Sizing a linear actuator and estimating life are done quite easily once you understand the basic needs of the application. The following is the minimum information needed to begin this process.
 Linear force needed to move the load
 Linear distance the load needs to be moved
 Time required to execute the movement
 Actuator frame sizes and physical power output tables
 Actuator force versus speed (performance) curves
 Cycles of life versus percent rated load curve

Mechanical Power Requirements
The power required to meet any motion application is now calculated using the parameters. This will allow you to easily choose the correct motor frame size.
39.37” = 1 meter
1 lb force = 4.448 newtons
NOTE: Mechanical power than can be delivered as linear motion should not be confused with total electrical power consumed by an actuator. Both are given as watts. The values in the table (left) are less than electrical power as given in the individual motor tables (electrical specifications).
Once the power is known in watts, choose the proper frame size of the actuator as listed in Table 1. All stepper motor linear actuators require a drive to send pulses to the motor. As shown in Table 1, the power for both an L/R (constant voltage) drive and a chopper (constant current) drive is listed. Most applications today use a chopper drive. Unless the application is limited (as in a handheld portable or battery powered device), a chopper drive is highly recommended to get maximum performance from the linear actuator. This is especially true at higher force and speed applications.
Table 1. Frame Sizes and Performance Based On Required Output Power
Velocity
After calculating the mechanical power needed to meet application requirements, the linear velocity in inches per second is calculated using the following equation.
Force versus Linear Velocity Curves
Once the required actuator frame size is determined and the linear velocity is calculated, the “force vs. linear velocity curve” is used to determine the proper resolution of the actuator lead screw. Each curve represents the maximum force that can be generated by the actuator at that speed for that specific screw, or 100% of rated load/force. It is also under the condition of going at speed from a standing start.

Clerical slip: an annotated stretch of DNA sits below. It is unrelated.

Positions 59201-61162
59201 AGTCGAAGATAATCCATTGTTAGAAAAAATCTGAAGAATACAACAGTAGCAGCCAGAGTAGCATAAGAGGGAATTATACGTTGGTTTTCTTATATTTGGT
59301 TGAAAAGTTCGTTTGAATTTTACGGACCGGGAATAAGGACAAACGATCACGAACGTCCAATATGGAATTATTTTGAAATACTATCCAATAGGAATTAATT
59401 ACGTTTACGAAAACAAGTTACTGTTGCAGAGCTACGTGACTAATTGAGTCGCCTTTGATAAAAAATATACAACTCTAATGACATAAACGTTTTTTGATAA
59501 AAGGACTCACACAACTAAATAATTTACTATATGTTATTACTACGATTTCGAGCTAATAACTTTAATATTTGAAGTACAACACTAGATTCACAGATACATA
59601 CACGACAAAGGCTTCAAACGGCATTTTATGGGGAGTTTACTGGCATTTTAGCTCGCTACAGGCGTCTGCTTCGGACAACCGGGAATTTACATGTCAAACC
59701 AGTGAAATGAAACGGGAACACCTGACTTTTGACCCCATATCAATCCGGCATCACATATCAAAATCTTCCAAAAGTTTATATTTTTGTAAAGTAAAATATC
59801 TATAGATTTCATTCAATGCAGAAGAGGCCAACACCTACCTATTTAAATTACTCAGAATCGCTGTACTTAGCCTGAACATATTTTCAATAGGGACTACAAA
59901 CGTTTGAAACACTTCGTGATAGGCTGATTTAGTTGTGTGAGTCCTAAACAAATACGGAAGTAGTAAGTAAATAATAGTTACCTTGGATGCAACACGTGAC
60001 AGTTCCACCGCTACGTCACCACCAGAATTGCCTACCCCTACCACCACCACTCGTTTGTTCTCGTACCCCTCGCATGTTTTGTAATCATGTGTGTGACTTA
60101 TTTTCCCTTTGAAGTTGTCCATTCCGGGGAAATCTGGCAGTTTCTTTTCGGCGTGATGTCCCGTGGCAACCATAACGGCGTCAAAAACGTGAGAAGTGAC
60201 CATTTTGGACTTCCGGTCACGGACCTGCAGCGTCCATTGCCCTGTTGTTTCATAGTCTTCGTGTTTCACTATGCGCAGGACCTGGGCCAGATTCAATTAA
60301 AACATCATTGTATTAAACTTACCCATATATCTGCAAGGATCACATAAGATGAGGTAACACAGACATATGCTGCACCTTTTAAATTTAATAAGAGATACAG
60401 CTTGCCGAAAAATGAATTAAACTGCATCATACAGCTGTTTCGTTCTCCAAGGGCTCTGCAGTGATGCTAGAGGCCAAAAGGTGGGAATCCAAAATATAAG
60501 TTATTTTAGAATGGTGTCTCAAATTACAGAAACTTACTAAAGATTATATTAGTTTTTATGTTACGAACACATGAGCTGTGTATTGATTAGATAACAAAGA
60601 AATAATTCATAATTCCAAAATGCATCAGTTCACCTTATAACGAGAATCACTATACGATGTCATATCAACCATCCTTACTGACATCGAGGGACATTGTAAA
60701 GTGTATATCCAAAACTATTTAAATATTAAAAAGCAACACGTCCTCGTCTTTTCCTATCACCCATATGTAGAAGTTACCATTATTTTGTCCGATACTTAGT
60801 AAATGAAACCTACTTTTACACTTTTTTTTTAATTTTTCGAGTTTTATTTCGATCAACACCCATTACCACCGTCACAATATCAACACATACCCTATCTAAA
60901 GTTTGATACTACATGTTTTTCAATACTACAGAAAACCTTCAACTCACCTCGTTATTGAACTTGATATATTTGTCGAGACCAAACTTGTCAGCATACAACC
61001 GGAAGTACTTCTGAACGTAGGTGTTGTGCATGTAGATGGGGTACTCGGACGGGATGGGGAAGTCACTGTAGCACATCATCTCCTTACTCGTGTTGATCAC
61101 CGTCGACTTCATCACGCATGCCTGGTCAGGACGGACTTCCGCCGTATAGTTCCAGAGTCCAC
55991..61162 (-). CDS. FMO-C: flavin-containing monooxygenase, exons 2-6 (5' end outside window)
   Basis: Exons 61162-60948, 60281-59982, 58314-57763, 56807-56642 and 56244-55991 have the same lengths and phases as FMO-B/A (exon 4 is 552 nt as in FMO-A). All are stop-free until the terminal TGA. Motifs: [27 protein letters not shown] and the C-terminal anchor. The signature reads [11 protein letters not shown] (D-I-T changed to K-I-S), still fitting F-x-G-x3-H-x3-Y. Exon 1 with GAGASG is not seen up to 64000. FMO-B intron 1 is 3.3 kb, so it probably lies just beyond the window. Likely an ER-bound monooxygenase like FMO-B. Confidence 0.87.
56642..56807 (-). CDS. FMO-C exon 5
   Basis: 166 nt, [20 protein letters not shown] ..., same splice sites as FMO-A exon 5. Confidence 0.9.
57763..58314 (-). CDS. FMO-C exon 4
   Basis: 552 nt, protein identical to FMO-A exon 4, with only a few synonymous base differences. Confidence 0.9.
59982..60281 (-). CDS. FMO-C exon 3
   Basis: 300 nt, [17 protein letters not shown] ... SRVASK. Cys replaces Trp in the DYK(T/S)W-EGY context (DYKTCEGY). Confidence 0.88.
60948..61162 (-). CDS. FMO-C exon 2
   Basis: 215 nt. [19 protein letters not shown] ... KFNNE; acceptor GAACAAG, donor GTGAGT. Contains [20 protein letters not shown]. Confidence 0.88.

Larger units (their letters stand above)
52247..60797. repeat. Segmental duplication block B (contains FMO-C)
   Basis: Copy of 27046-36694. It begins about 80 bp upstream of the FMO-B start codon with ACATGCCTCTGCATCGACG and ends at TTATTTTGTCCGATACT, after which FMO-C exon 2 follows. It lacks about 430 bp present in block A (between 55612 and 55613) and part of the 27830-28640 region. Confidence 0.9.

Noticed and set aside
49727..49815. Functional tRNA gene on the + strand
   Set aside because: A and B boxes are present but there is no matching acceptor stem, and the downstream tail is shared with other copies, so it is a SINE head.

Figure 1: Size 17 43000 SingleStack, 1.8° Step Angle Series Actuator, Force versus Linear Velocity.
.218 in (5.5mm) diam. Lead Screw, Bipolar, Chopper Drive, 100% Duty Cycle
Actuator Life
There are many variables that ultimately determine the life of an actuator. The best way to predict life is through application testing, which is highly recommended. There is, however, a first
approximation technique that can help estimate this value. The stepper motor prime mover contains no brushes to wear out and also utilizes precision, long life ball bearings. The main wear component is the lead screw nut interface. The number of cycles can be summarized as a function of percent rated load, as illustrated in Figure 2 below.
Figure 2: Percent Rated Load versus Number of Cycles.
NOTE: A cycle is defined as a move to full extension and return to the start point.
Example 1
COMPUTATION: Calculate the initial rated force based on required # of cycles of life (see Example 1,
Application Requirements, right)
Step 1: Refer to Figure 2 and determine the correct sizing factor needed in order for the actuator to achieve the required 1,000,000 cycles. This is illustrated with the yellow line in Figure 3 below.
Figure 3: Safety Factor Needed To Meet 1,000,000 Cycle
Step 2: As indicated in the chart, in order to get 1,000,000 cycles, a factor of 0.5 as 50% rated load must be used when sizing the actuator. The initial rated force required in order to meet the load after 1,000,000 cycles is: